How does the shift in translation really negate room for Jesus? If it was a truism that it stood for Jesus, then couldn't one just as simply re-translate the New Testament to make sure that the space for him is still there? Small shifts in meaning and translation shouldn't undermine the support for Jesus so easily as Bruce suggests, otherwise there are terrible problems with these underpinnings of Christianity.

      If one follows Bruce's general logic, then there's a hell of a religion based on Nostradamus' work we're all going out of our way to ignore.

      What would historical linguistics have to say about this translation?

    1. You listen to their stories, and if you take them seriously, you think nothing could be more dramatic than being a writer. But I am a writer and I don’t believe a word of it.

      Is or how is fabulism tied into the way people don't believe or won't believe the context of other peoples' experience?

      link to https://hypothes.is/a/t_DOjnTbEe6iyP_O1fr4fQ

    1. reductionism can be good okay I would not be here if it weren't for reductionism neither would any of you it's how we build things it's how we learn things 00:19:32 but for so long we've pulled things out of context to study them and not put them back so we have an idea of information that is constantly decontextualized 00:19:46 what happens if you put it back
      • for: reductionism, emptiness, Nora Bateson, complexity, reductionism - Nora Bateson, adjacency, adjacency - reductionism - emptiness
    1. Aunity can be variously stated

      Every book, while holding the same words, will be different based on the context and needs of the individual reader.

  7. Aug 2023
    1. Science must find for every effect a single cause. The historian is rarely faced with the same requirement.Historians have the advantage of being able to live with explanatory ambiguity that would be unacceptable in science.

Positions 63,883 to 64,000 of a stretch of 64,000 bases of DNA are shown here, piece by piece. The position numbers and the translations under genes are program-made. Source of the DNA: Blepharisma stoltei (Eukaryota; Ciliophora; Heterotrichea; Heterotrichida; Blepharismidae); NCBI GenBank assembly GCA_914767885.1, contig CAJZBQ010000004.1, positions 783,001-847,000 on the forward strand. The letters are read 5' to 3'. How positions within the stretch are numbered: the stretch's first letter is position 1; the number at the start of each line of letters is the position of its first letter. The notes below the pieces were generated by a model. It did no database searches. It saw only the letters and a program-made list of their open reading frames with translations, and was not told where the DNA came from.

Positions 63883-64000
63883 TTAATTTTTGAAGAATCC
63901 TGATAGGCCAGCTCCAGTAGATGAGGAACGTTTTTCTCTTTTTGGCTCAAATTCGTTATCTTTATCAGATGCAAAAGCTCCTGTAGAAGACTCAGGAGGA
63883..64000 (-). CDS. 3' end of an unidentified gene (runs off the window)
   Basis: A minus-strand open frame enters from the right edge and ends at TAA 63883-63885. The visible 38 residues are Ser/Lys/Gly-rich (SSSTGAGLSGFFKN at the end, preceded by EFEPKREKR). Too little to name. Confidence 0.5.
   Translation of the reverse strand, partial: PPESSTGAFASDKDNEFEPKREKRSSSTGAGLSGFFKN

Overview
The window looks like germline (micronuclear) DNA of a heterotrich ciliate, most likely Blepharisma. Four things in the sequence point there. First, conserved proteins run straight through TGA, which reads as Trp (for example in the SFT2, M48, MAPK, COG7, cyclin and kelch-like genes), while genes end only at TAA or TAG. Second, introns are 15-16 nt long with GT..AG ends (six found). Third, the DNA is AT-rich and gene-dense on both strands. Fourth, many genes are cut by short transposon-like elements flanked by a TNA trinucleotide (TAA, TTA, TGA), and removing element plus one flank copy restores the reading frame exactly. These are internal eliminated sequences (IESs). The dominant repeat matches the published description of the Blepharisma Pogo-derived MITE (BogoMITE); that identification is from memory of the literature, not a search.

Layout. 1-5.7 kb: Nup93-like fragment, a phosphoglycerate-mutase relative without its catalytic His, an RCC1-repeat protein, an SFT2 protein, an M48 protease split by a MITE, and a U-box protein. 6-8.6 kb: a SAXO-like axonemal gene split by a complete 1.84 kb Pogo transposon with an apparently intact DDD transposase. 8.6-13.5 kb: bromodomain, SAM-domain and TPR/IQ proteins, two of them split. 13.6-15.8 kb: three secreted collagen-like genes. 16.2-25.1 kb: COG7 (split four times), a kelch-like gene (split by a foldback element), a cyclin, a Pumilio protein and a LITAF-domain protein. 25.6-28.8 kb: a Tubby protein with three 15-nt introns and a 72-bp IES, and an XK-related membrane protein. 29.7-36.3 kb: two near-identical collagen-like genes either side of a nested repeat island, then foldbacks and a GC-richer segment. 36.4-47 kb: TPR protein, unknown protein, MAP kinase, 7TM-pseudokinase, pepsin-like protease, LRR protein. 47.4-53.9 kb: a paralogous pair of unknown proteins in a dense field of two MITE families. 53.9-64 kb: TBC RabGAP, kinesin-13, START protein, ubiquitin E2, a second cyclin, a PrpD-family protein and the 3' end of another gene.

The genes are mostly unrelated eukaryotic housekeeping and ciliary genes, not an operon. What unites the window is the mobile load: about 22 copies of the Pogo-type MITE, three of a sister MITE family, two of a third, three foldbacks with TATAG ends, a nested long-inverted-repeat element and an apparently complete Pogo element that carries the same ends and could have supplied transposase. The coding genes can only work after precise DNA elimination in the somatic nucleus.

2. These revolutions appear invisible in the history of science, Kuhn explained, because each successive generation learns science through the lens of the current paradigm.

      As a result of Kuhn's scientific revolutions perspective, historians of science will need to uncover the frameworks and lenses by which prior generations saw the world to be able to see the world the same way. This will allow them to better piece together histories


      How is this related to the ways that experts don't appreciate their own knowledge when trying to teach newcomers their subjects? What is the word/phrase for this effect?

    3. Thomas Kuhn applied the concept of the paradigm to describe the progress of scientific thought over time. The idea generated interest and discussion across a number of fields in addition to the history of science, eclipsing to some extent Kuhn’s original focus.

      Thomas Kuhn's book The Structure of Scientific Revolutions was directed to scientific thought over time, but he was aware of it potentially being applied, potentially improperly, to other areas. As a result, he narrowed down his definitions and made his assumptions more explicit.

      This sort of misapplication can be seen in Social Darwinism, the uncertainty principle, relativity, and memes.

      It also happened with Claude Shannon's information theory which resulted in his publication of The Bandwagon (IEEE, 1956).